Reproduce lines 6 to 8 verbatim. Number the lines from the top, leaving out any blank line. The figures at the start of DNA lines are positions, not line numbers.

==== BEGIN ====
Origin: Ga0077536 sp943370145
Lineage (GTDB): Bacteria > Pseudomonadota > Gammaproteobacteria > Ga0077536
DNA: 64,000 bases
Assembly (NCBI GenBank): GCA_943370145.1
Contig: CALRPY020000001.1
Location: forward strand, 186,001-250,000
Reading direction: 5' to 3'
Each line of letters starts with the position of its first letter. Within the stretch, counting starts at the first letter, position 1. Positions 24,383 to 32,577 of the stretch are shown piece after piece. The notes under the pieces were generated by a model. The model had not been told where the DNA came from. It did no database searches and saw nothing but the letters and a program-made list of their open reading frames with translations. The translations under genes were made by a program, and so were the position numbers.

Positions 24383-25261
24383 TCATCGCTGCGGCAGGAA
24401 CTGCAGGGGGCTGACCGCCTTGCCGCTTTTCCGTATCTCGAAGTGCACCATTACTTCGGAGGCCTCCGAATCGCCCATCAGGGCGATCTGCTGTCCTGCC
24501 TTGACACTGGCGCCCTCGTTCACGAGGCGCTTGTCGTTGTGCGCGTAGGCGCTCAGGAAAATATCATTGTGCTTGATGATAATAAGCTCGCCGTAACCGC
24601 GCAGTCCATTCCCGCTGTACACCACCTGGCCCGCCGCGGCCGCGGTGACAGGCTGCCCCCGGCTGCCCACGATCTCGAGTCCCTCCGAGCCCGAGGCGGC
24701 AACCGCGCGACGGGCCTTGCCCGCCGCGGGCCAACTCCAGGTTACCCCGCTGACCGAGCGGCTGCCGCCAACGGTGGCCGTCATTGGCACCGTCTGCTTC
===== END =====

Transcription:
Location: forward strand, 186,001-250,000
Reading direction: 5' to 3'
Each line of letters starts with the position of its first letter. Within the stretch, counting starts at the first letter, position 1. Positions 24,383 to 32,577 of the stretch are shown piece after piece. The notes under the pieces were generated by a model. The model had not been told where the DNA came from. It did no database searches and saw nothing but the letters and a program-made list of their open reading frames with translations. The translations under genes were made by a program, and so were the position numbers.